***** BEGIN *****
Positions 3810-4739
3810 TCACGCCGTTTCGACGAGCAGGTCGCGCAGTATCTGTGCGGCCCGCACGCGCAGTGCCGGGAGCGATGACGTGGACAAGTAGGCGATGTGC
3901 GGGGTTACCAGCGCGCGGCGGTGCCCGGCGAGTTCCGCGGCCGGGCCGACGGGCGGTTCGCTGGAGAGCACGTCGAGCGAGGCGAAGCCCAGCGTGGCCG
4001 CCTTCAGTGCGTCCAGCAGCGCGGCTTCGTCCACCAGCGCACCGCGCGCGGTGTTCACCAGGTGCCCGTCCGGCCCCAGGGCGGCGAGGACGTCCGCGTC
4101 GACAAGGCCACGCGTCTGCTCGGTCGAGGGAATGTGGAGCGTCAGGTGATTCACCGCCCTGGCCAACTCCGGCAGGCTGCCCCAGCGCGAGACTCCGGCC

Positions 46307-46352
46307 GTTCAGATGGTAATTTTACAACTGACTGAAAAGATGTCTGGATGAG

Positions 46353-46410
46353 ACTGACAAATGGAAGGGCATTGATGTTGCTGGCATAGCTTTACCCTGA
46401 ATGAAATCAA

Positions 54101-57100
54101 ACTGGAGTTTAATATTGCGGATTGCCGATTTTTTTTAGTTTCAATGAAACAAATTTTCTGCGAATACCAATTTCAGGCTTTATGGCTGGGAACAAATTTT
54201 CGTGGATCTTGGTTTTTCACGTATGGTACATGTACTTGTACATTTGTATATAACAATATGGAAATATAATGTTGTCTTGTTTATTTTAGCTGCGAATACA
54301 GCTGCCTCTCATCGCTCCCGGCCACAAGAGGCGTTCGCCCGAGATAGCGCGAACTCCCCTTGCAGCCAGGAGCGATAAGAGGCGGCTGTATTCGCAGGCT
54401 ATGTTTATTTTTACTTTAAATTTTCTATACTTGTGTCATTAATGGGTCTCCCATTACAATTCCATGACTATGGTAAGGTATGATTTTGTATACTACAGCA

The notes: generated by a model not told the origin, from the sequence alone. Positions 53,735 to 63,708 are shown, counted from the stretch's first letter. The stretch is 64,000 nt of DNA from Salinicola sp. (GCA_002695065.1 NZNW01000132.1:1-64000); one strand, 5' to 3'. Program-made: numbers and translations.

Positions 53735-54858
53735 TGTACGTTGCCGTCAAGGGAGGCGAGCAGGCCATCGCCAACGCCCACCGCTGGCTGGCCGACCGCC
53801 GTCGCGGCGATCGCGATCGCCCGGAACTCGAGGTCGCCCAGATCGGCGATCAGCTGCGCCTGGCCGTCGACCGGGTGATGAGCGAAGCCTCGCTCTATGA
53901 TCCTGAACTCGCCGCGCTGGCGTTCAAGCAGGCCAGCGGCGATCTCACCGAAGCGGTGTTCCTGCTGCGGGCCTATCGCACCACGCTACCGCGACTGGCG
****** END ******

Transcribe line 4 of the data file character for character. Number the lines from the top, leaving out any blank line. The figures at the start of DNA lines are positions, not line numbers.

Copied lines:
4001 CCTTCAGTGCGTCCAGCAGCGCGGCTTCGTCCACCAGCGCACCGCGCGCGGTGTTCACCAGGTGCCCGTCCGGCCCCAGGGCGGCGAGGACGTCCGCGTC